2

I would like to create my own theme properties which can be set in runtime dynamically. I tried to create an extension for the TextTheme which looks like that:


extension CustomTextTheme on TextTheme {
  TextStyle get heading => themeMode == ThemeMode.light
      ? TextStyle(
          color: GlobalTheme.defaultLightTheme.textTheme.headline.color,
          fontSize: GlobalTheme.defaultLightTheme.textTheme.headline.fontSize,
        )
      : TextStyle(
          color: GlobalTheme.defaultDarkTheme.textTheme.headline.color,
          fontSize: GlobalTheme.defaultLightTheme.textTheme.headline.fontSize,
        );
}

The question is how I can change the extension properties on runtime dynamically. What I want to archive with this is, that I can load a "theme config" from the server and set that theme on each device dynamically.

1 Answer 1

5

To pass and get values inside the widget tree you need InheritedWidget.

This is a special type of Widgets that just transfer the information between widgets (like Theme delivers ThemeData). You can not extend ThemeData with new fields as extensions will not trigger updates on Theme. But you can create your own CustomTheme which will coexist with the original.

class CustomThemeData {
  const CustomThemeData(this.heading);

  final TextStyle heading;

  @override
  bool operator ==(Object other) =>
      identical(this, other) ||
      other is CustomThemeData &&
          runtimeType == other.runtimeType &&
          heading == other.heading;

  @override
  int get hashCode => heading.hashCode;
}

Now create an InheritedWidget that wll provide the custom theme data value (via of) and will add a possibility to update the data (via update)

class CustomTheme extends InheritedWidget {
  const CustomTheme({
    Key? key,
    required this.data,
    required this.onUpdate,
    required Widget child,
  }) : super(key: key, child: child);

  final CustomThemeData data;
  final void Function(CustomThemeData) onUpdate;

  static CustomThemeData of(BuildContext context) {
    return context.dependOnInheritedWidgetOfExactType<CustomTheme>()!.data;
  }

  static void update(BuildContext context, CustomThemeData data) {
    context.dependOnInheritedWidgetOfExactType<CustomTheme>()!.onUpdate(data);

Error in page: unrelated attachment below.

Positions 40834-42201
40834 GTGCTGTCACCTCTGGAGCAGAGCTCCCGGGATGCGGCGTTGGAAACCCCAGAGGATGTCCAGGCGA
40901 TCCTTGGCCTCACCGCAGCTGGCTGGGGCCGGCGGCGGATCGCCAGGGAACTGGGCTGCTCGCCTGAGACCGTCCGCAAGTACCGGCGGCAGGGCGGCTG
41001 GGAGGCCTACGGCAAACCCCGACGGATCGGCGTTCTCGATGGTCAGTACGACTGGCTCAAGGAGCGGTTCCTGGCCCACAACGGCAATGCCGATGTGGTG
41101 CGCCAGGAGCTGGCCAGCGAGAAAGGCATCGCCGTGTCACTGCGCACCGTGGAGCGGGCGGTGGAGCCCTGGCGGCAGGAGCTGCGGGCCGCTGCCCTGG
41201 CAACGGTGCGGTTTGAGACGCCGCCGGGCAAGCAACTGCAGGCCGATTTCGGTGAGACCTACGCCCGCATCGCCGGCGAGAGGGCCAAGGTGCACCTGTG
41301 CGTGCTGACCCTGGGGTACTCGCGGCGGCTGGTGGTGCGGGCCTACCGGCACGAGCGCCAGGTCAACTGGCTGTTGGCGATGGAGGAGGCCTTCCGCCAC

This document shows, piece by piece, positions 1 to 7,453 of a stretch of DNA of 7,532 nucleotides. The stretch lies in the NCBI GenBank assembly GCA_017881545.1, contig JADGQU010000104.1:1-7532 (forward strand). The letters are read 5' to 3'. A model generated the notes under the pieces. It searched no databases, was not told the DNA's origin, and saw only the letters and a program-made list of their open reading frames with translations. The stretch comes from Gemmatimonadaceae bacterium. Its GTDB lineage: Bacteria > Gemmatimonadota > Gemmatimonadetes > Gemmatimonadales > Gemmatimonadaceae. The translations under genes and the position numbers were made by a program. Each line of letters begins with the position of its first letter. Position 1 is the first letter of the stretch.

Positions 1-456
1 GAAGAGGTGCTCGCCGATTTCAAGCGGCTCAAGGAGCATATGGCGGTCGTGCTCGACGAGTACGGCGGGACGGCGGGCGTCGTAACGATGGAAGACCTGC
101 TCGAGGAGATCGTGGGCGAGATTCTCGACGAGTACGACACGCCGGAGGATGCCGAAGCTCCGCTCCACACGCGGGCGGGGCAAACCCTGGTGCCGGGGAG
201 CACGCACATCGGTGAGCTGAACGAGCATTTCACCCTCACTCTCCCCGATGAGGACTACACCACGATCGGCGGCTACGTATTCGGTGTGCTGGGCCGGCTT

}

  @override
  bool updateShouldNotify(covariant CustomTheme oldWidget) {
    return data != oldWidget.data;
  }
}

Here is a holder for custom theme

class ThemeSwitcherWidget extends StatefulWidget {
  final CustomThemeData initialTheme;
  final Widget child;

  const ThemeSwitcherWidget({
    Key? key,
    required this.initialTheme,
    required this.child,
  }) : super(key: key);

  @override
  _ThemeSwitcherWidgetState createState() => _ThemeSwitcherWidgetState();
}

class _ThemeSwitcherWidgetState extends State<ThemeSwitcherWidget> {
  CustomThemeData? _updatedTheme;

  @override
  Widget build(BuildContext context) {
    return CustomTheme(
      data: _updatedTheme ?? widget.initialTheme,
      onUpdate: (newData) => setState(() {
        _updatedTheme = newData;
      }),
      child: widget.child,
    );
  }
}

And here is an example on how to use all this beauty:

void main() {
  runApp(
    const ThemeSwitcherWidget(
      initialTheme: CustomThemeData(TextStyle()),
      child: MyApp(),
    ),
  );
}

class MyApp extends StatelessWidget {
  const MyApp({Key? key}) : super(key: key);

  @override
  Widget build(BuildContext context) {
    return MaterialApp(
      home: Scaffold(
        body: Center(
          child: Column(
            mainAxisAlignment: MainAxisAlignment.center,
            children: [
              Text(
                'text',
                style: CustomTheme.of(context).heading,
              ),
              ElevatedButton(
                  onPressed: () {
                    CustomTheme.update(
                        context,
                        const CustomThemeData(TextStyle(
                          color: Colors.red,
                          fontSize: 44,
                        )));
                  },
                  child: const Text('Change theme')),
            ],
          ),
        ),
      ),
    );
  }
}

To make the code less verbose you may use provider which will do all that magic with updates for you.

6
  • That works fine, thanks. The problem is, that I'm using a custom theme schema and it would cause problems if I put that in the "good old" theme from materialapp. How would you use a theme from ThemeSwitcher in exensions? Because I'm not sure how to set values from a externsion dynamically.
    – saibot
    Feb 19, 2022 at 17:34
  • ThemeSwitcher lives in parallel with Theme, and they both depend on BuildContext, so to get its value you may create an extension not for TextTheme, but for BuildContext: extension CustomTextTheme on BuildContext { TextStyle header => ThemeSwitcher.of(this).customValue; }
    – olexa.le
    Feb 19, 2022 at 18:00
  • Can you please extend the draft code with an example on how to use that? I'm not sure how to define the customValue in the ThemeSwitcher class and also how to use the defined customValue.
    – saibot
    Feb 19, 2022 at 18:26
  • Done, I've rewritten the answer to fit more your needs.
    – olexa.le
    Feb 19, 2022 at 20:12
  • 1
    @override functions are required to compare two instances of CustomThemeData, they might generated for you by freezed or provided by equatable packages. Right, you may use provider to provide CustomThemeData without InheritedWidget. I just provided you a solution without 3rd-party dependencies.
    – olexa.le
    Feb 20, 2022 at 14:59

Your Answer

By clicking “Post Your Answer”, you agree to our terms of service, privacy policy and cookie policy

Not the answer you're looking for? Browse other questions tagged or ask your own question.